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Found 12 results

  1. New cars are getting more and more expensive. Kelly Blue Book reported earlier this month that the average transaction price of a new car was $35,541, up 1.8 percent compared to the same time last year. This has more consumers checking out the used car lot, causing demand to rise. “Customers forget a new car is now more than $30,000 and they expect it to be $20,000,” said Brian Allan, a senior director at Galpin Motors Inc., to the Wall Street Journal. “When people see the price has gone up, it is sticker shock, especially when people only buy a car every five to six years." Data from Edmunds reports that the gap between the price of a new and used car is now at one "of its largest points in more than a decade". Key reasons for this gap include consumers trending to trucks and SUVs, and automakers adding more expensive tech. This summer saw a strong demand for used cars and analysts are predicting this trend to continue throughout the rest of the year, partly due to dealers stocking more trucks and utility vehicles. Prices of used cars are also on the rise. Edmunds reports that buyers paid an average of $22,489 for a three-year old used car in the second-quarter - up $865 from the same time last year. This isn't good news for automakers as new car sales are starting to slow down and pressure could begin building to deepen discounts to lure consumers back. Lenders have been extending the length of loans and introducing 0 percent financing to make buying new more attractive. Source: Wall Street Journal (Subscription Required)
  2. With more people trending towards trucks and utility vehicles, it would be expected that prices on cars would be falling. But not on used cars according to Edmunds. In their latest Used Car Report, Edmunds says the average price for a used subcompact rose 3 percent in the first quarter. Compacts saw their average price increase by 3.9 percent. The reason according to the report is due to the increasing cost for a gallon of gas. "Used-car shoppers are typically more price-sensitive to changes in the market, but this is the first time in years that we're seeing renewed demand for smaller vehicles With rising fuel costs breathing fresh air into this segment, subcompact and compact cars are finally retaining value again," said Ivan Drury, senior manager of industry analysis at Edmunds. With rising gas prices, the expectation would be that prices on used trucks and utility vehicles would drop. But Edmunds says prices for these models are holding steady as buyers are willing to pay a bit more at the pump as they place "value on increased cargo capacity, ride height, and other SUV and truck features". Source: Edmunds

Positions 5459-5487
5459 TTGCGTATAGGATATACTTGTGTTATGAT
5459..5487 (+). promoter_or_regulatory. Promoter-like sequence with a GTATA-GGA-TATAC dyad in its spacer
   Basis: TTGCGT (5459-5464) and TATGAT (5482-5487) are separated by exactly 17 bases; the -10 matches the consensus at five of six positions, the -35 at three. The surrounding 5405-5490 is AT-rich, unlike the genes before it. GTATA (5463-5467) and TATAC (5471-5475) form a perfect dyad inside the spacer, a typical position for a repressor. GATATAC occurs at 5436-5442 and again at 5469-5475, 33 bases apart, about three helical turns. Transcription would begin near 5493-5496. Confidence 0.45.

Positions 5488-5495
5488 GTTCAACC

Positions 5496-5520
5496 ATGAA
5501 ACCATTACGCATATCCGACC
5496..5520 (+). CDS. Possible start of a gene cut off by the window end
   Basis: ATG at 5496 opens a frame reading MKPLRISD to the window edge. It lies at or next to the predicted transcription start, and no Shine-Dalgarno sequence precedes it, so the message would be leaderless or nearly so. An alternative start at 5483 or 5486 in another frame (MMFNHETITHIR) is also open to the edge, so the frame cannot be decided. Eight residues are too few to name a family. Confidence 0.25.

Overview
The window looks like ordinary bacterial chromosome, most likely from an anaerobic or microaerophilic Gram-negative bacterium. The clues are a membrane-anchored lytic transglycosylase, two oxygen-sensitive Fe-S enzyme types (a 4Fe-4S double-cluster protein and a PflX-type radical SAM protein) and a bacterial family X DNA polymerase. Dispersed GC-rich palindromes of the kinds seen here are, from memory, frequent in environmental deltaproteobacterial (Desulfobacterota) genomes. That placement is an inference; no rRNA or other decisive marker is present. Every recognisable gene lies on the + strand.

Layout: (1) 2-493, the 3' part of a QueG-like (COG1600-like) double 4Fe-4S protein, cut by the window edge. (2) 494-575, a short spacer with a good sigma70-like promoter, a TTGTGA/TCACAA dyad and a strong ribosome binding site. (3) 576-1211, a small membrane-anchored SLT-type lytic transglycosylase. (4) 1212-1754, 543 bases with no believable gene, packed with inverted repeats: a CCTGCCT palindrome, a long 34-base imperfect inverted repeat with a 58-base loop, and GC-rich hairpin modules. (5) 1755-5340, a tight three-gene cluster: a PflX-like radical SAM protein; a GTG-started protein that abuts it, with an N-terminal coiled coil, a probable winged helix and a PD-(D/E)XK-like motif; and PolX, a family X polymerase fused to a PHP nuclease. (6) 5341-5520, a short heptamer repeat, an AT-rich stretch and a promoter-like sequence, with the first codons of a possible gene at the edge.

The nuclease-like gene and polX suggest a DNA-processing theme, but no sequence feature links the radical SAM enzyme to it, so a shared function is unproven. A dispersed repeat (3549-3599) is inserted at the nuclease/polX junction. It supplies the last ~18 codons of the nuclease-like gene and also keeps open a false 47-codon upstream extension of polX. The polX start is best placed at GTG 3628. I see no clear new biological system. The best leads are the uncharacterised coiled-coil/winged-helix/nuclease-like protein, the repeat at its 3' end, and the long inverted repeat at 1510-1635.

3. Luxury automakers have been taking full advantage of the high-demand for SUVs and crossovers and raking in the dough. But as Neuton's third law of physics tells us, "for every action, there is an equal and opposite reaction." In the case of luxury automakers, they have a number of sedans and coupes from lease turn-ins that they cannot sell. “It’s not necessarily the overwhelming amount of vehicles, it’s the mix of those flood of vehicles. You’re throwing all these cars into the marketplace a couple years after it has evaporated and jumped into SUVs,” said Scott Keogh, president of Audi of America to Bloomberg. This puts a lot of strain on luxury automakers as there is too much supply and not much demand, causing the value on used cars to fall. In turn, automakers have to raise the prices on leases to make up for the amount of depreciation over the term of the lease. It will cause consumers to be priced out of marketplace or automakers to offer generous incentives on leases. For luxury automakers, this is a big problem as they rely on leasing more than mainstream brands. According to Autodata, most luxury brands have increased incentives on their cars through the first nine months of the year. Audi: $4,696 (up $314) Lexus: $5,323 (up $296) Mercedes-Benz: $6,732 (up $289) So if you find yourself wanting a luxury sedan or coupe, now might be the best time to score a really good deal. Source: Bloomberg